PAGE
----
I kept driving past Bryce Canyon and of course the sky was a gorgeous blue that I’ve never seen before. Oh well! My luck started to change for the better though. I found a gas station that was (OMG) still open! I raided the snacks, water, flare guns, satellite phone (OK, I’m kidding) and supplies like I was preparing for World War III. Although I had enough gas to make it back, I filled up anyway. As I was walking out of the door, she was turning off the lights. I had just made it in time.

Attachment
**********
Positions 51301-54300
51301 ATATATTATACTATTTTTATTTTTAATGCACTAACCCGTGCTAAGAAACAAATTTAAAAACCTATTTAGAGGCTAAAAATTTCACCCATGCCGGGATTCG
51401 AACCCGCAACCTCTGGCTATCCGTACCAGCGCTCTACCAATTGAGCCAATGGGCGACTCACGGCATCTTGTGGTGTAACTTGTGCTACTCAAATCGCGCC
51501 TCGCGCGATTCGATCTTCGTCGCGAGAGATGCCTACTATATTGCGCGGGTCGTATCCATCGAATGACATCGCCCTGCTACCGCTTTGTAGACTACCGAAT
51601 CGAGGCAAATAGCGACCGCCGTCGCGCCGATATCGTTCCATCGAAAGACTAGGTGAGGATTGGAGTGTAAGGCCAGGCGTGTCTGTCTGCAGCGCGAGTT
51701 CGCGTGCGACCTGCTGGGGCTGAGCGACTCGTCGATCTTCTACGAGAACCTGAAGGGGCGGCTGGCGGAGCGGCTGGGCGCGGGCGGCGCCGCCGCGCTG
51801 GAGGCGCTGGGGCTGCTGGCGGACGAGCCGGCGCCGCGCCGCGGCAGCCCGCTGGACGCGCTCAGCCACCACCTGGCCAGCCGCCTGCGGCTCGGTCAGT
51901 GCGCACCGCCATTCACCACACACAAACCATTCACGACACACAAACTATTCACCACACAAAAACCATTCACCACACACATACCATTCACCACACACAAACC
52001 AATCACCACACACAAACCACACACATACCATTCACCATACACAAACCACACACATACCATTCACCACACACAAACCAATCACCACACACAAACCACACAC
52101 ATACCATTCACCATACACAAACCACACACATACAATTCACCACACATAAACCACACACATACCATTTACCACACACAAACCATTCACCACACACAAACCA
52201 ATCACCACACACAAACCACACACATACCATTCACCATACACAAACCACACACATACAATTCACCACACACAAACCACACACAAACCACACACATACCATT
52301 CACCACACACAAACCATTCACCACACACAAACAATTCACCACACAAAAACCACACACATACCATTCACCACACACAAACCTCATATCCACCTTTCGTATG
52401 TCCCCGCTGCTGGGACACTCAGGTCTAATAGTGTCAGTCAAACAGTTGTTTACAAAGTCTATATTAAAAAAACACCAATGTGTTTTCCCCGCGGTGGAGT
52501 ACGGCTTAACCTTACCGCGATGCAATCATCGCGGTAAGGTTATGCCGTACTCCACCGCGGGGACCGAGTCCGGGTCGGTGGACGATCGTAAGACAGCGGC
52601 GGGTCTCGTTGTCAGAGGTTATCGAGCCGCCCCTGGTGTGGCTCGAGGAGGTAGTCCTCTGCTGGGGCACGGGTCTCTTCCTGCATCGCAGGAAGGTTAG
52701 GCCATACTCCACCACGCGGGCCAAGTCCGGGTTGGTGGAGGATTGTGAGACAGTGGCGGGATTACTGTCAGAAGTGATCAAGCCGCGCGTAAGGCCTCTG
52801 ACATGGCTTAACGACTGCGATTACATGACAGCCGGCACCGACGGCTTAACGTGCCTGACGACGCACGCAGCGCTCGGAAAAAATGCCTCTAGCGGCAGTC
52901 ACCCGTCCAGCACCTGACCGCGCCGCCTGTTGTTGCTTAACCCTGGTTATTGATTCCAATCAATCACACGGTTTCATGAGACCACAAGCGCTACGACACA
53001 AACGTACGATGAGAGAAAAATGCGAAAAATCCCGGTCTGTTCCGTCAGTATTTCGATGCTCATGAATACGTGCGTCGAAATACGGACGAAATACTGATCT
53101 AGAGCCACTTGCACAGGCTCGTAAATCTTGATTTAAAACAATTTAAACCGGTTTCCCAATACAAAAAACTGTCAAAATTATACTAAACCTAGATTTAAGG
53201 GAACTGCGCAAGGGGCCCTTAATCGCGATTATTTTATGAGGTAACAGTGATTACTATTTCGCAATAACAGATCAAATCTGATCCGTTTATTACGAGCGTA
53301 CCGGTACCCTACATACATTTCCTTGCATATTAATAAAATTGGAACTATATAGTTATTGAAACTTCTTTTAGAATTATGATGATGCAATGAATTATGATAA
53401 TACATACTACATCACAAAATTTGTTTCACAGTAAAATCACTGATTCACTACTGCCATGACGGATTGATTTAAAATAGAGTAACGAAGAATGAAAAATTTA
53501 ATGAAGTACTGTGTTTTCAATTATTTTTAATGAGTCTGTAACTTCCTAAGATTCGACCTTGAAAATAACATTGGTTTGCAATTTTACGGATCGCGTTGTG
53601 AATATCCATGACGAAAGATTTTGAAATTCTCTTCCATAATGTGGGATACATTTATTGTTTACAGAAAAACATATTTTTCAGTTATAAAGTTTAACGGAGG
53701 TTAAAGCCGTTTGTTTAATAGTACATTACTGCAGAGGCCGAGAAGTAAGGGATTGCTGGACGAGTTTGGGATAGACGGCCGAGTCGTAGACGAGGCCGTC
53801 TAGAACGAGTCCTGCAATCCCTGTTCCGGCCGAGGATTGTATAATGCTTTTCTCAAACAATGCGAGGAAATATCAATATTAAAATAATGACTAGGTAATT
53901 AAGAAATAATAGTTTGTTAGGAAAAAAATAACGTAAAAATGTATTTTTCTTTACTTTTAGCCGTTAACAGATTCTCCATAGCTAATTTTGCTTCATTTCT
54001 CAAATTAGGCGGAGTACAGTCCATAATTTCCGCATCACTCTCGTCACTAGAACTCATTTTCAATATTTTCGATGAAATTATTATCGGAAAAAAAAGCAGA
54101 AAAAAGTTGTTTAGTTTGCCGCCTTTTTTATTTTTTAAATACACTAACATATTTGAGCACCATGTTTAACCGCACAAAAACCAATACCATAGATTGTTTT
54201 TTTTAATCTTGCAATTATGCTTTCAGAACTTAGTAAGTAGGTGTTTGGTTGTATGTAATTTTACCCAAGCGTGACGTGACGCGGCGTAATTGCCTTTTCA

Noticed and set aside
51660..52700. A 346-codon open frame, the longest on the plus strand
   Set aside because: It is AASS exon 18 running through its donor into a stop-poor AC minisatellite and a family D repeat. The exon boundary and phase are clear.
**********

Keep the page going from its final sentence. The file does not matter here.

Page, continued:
The main road looped around the mountains and took me back to Page on the darkest drive I’ve ever had. Had I taken two seconds to look at a map before leaving Page, i would have seen that you could absolutely stay on the main road all the way to Bryce. Technically the Garmin was doing its job. It was routing me the “shortest route” to Bryce Canyon, just not the smartest route! This is a problem with ALL GPS units. Moral of the story, always take a look at map before you head into unfamiliar territory. I still love my Garmin nuvi 765t and it’s absolutely the best GPS that I’ve ever used. However, it’s not perfect and no GPS unit is!